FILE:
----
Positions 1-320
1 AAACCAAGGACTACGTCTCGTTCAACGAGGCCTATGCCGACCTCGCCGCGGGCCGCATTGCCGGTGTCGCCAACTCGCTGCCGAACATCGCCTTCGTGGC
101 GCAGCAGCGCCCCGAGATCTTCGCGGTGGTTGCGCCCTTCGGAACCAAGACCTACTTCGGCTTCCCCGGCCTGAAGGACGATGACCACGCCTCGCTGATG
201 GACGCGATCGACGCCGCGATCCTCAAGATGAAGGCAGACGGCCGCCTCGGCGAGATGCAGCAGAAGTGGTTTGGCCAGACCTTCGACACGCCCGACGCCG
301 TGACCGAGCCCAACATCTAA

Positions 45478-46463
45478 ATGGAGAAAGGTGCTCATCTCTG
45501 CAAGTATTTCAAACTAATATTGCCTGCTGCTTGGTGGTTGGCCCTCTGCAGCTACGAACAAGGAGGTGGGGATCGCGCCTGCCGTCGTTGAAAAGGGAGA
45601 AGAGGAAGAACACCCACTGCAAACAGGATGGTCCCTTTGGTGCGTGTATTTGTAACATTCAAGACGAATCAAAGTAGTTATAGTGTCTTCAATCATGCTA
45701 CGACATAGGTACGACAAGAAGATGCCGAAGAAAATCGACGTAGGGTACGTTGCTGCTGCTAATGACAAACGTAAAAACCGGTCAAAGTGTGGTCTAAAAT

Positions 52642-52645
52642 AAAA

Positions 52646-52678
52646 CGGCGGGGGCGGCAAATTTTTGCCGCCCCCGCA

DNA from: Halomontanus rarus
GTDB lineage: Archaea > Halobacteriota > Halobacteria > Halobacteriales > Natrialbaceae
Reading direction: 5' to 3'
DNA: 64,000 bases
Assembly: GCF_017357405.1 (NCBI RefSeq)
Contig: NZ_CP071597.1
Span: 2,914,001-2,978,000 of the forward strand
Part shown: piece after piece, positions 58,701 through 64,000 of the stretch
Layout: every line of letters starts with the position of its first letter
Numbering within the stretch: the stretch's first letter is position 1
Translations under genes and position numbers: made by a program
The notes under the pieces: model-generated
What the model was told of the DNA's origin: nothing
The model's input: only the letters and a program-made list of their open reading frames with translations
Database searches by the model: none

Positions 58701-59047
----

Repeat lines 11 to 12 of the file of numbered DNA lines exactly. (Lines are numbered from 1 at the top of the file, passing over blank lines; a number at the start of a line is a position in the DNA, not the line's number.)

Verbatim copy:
Positions 52642-52645
52642 AAAA